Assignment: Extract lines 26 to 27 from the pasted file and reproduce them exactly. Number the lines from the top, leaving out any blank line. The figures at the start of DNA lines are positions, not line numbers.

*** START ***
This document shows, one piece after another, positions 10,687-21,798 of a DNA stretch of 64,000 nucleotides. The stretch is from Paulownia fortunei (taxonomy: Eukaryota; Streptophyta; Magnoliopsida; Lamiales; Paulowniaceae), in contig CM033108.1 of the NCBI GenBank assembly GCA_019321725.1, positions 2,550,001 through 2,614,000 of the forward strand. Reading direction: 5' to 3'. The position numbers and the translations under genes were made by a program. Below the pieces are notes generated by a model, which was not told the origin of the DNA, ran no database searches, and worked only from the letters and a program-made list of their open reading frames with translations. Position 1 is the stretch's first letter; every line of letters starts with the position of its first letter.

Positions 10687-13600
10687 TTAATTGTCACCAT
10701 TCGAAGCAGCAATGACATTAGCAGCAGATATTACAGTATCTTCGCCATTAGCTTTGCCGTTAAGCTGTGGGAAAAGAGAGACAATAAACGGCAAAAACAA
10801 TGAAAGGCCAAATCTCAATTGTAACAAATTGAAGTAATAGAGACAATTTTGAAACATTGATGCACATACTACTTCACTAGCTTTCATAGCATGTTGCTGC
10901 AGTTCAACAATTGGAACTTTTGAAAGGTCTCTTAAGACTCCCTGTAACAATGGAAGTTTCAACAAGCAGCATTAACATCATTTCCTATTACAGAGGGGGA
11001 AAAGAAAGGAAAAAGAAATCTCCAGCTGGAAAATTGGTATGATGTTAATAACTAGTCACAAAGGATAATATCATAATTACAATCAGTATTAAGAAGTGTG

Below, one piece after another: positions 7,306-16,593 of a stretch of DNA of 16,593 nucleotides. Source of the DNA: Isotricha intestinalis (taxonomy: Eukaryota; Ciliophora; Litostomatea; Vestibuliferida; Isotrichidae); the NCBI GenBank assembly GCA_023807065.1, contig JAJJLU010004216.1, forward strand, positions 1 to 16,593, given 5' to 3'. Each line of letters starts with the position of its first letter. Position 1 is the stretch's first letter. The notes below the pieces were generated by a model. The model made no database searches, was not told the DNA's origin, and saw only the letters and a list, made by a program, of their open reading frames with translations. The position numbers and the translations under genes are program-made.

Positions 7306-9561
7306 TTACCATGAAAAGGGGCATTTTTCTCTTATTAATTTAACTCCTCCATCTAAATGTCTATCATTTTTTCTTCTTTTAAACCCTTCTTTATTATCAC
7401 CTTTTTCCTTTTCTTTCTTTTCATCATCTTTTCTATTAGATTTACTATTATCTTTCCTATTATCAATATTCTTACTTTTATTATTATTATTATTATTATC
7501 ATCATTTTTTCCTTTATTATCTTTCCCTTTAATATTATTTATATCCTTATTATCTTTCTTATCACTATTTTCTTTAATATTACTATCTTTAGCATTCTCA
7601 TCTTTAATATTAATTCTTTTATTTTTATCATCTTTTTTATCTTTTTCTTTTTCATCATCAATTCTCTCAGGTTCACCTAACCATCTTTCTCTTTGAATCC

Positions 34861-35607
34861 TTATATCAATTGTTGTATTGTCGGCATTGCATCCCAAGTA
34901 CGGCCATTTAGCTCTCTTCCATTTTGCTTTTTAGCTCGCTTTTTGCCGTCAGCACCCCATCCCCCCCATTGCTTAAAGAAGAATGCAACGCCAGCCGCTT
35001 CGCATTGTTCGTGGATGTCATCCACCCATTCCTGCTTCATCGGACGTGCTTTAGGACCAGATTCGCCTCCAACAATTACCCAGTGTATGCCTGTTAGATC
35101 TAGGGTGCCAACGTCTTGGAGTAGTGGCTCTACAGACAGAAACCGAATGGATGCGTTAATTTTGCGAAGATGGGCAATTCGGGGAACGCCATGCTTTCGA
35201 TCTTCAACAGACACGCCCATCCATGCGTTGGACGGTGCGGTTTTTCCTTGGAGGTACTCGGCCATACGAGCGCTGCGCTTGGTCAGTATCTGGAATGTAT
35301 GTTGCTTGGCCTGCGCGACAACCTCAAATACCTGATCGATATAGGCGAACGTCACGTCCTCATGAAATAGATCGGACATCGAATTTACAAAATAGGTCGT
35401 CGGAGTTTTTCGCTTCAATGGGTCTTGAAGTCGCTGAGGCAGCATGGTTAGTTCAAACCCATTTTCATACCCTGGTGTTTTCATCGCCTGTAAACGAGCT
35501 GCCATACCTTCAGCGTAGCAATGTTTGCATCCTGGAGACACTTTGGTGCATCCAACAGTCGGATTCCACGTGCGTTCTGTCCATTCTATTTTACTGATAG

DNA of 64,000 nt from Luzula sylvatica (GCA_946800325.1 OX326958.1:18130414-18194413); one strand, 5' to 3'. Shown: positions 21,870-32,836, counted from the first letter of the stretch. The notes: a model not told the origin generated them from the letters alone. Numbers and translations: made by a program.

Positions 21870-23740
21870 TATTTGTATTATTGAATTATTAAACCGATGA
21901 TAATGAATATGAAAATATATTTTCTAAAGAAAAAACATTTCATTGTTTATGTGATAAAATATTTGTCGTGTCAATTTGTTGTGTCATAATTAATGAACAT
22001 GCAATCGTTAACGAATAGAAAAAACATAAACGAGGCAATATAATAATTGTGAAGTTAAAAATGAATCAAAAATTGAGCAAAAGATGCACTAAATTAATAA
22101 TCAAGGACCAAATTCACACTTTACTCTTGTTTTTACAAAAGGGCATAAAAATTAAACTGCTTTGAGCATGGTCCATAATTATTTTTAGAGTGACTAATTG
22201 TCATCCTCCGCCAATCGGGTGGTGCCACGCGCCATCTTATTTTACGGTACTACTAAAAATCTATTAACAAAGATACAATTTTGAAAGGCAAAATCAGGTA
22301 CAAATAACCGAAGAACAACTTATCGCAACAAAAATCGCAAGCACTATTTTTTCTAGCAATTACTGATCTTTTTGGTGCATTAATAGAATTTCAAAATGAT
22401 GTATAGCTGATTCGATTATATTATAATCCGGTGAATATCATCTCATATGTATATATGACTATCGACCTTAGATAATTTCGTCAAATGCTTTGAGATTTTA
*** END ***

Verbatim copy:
21901 TAATGAATATGAAAATATATTTTCTAAAGAAAAAACATTTCATTGTTTATGTGATAAAATATTTGTCGTGTCAATTTGTTGTGTCATAATTAATGAACAT
22001 GCAATCGTTAACGAATAGAAAAAACATAAACGAGGCAATATAATAATTGTGAAGTTAAAAATGAATCAAAAATTGAGCAAAAGATGCACTAAATTAATAA